As far as contamination concerns go, asbestos-containing materials (ACM) are generally way down the list of issues at a shutdown coal plant. You hire certified contractors, bag the ACM and dispose of it in approved landfills. Now you are good to go, right? Maybe not.
The larger significance of needing an asbestos removal contractor as you take down the plant is the confirmation that the plant used asbestos. Asbestos, as everyone knows, is the subject of thousands and thousands of lawsuits that have bankrupted scores and scores of companies. What may be less well known is that asbestos injury (and therefore litigation) is expected to be with us through 2050. Indeed, although the incidence of mesothelioma in the general population peaked almost 20 years ago, today’s incidence still remains at half that level. Thus, your consultant’s report of the proper disposal of plant ACM at an approved landfill is likely not to be the last time you hear the word “asbestos” in the same breath as the name of the plant.
What can you – a prudent operator – do to mitigate exposure to future asbestos claims? At a minimum, do three things. First, keep track of where asbestos was found, and where it was not, and retain those records. An asbestos claim will be proved by an injured employee or contractor by asserting exposure during a particular task or in a specific place. The records generated and reviewed by the asbestos removal contractor will precisely locate all asbestos in the plant at the time of demolition and thus may be able to disprove a claimant’s allegations.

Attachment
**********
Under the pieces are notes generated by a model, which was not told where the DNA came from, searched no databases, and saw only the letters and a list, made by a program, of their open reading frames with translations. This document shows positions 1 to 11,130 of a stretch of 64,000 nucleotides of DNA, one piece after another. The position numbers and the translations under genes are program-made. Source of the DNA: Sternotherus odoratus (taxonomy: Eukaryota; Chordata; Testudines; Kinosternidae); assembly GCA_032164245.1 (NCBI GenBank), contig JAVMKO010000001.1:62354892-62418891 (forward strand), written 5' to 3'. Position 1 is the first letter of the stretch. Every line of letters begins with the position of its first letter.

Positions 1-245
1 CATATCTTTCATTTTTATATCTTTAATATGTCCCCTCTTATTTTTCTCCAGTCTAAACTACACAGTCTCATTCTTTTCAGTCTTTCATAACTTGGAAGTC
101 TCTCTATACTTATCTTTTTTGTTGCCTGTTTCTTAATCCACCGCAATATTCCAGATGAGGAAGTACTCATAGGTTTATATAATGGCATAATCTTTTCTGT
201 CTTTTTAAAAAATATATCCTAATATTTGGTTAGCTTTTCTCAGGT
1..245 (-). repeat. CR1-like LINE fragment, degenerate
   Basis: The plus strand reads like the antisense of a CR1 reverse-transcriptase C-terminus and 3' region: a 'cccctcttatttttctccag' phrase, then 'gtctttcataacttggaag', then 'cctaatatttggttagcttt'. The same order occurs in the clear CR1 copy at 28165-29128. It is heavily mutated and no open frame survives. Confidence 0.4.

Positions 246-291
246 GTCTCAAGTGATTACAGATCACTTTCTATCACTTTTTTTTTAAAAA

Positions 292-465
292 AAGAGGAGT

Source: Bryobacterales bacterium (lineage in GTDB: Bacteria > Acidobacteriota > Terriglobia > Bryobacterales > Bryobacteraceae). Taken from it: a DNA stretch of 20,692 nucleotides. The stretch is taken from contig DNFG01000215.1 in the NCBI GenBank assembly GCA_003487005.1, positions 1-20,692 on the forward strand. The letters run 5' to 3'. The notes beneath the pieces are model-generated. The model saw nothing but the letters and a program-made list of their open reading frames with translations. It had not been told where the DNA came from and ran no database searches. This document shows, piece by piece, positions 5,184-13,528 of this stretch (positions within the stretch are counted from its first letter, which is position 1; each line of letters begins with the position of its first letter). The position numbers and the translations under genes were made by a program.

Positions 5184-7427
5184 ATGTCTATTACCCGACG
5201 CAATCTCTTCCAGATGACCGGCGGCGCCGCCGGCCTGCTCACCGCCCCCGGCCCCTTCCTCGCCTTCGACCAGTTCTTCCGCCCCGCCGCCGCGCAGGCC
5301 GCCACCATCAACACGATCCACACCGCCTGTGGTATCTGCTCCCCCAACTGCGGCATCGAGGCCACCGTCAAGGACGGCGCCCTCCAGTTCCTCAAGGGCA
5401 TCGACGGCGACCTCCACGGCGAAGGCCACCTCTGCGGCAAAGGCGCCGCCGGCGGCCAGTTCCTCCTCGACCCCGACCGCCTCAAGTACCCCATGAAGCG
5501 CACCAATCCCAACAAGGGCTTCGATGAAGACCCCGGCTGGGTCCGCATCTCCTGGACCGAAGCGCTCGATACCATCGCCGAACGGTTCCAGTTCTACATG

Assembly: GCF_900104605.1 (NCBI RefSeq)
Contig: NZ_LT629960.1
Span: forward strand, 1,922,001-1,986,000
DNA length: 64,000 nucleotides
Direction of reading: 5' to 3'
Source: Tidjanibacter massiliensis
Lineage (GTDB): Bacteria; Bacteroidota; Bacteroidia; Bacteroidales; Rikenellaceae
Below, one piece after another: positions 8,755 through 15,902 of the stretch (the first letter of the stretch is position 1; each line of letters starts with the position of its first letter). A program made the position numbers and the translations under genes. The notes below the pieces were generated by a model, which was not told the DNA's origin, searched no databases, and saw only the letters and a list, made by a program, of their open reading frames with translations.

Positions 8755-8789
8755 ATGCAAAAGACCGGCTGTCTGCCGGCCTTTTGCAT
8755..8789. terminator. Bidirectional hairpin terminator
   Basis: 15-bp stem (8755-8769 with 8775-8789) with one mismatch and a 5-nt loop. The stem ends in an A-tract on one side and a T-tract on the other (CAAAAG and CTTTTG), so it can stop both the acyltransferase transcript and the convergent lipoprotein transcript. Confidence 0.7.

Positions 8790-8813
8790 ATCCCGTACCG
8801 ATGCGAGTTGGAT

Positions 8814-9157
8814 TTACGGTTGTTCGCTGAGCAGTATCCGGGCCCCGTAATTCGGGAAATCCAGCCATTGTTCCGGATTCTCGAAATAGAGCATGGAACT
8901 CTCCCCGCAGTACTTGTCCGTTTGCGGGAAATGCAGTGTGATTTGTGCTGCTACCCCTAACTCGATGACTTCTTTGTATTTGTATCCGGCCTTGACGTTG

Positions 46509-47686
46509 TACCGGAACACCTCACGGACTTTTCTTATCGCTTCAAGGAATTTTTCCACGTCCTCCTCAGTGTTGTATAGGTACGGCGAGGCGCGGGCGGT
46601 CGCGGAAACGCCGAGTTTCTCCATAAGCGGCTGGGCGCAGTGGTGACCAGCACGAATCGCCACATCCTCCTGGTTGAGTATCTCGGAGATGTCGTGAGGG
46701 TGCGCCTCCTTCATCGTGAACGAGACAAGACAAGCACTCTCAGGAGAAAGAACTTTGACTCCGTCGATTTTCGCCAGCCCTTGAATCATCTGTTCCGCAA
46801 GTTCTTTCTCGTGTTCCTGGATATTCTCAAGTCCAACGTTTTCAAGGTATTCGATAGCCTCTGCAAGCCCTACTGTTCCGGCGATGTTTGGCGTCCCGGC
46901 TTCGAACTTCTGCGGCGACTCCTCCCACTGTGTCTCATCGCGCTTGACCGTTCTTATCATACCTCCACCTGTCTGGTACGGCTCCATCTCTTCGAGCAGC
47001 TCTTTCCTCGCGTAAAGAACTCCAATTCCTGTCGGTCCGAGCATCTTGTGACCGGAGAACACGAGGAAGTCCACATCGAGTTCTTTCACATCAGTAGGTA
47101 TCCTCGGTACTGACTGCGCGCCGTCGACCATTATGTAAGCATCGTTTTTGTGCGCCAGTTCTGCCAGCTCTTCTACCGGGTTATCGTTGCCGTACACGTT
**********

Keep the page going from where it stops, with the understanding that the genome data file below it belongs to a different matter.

Second, recognize that a worker cannot be exposed if the worker arrived before the asbestos was placed, arrived after it was encapsulated, or never worked in an asbestos area (leaving aside claims based on ventilation or clothing transport). Therefore, employment records and contractor documents may be essential to limiting the scope or viability of a claim.
Third, while asbestos is virtually uninsurable today, during the heyday of asbestos use, general liability insurance policies carried no asbestos exclusions. Thus, policies issued 35, 40 and 50 years ago may provide a literal treasure trove should asbestos claims surface today or in the future.
Retention of these specific types of documents should not be addressed piecemeal. Rather, as you close down your plant, ensure that your document retention policy is implemented. Depending on the terms of the policy, it will capture – or not capture – these documents. Retention policies have been validated by the U.S. Supreme Court: “Under ordinary circumstances, it is not wrongful for a manager to instruct his employees to comply with a valid document retention policy, even though the policy, in part, is created to keep certain information from others, including the Government.” Arthur Andersen LLP v. United States, 544 U.S. 696, 704 (2005). As the Seventh Circuit so elegantly stated: “There is no legal duty to be a pack rat.” Fidelity National Title v. Intercounty National Title, 412 F.3d 745, 751 (7th Cir. 2005).
Management supervising the closure of a coal plant, however, should avoid applying a simple anti-pack-rat policy. Whether to retain certain records should be a business decision based on the future need for such documents. If that requires reevaluation of your document retention policy, then do so.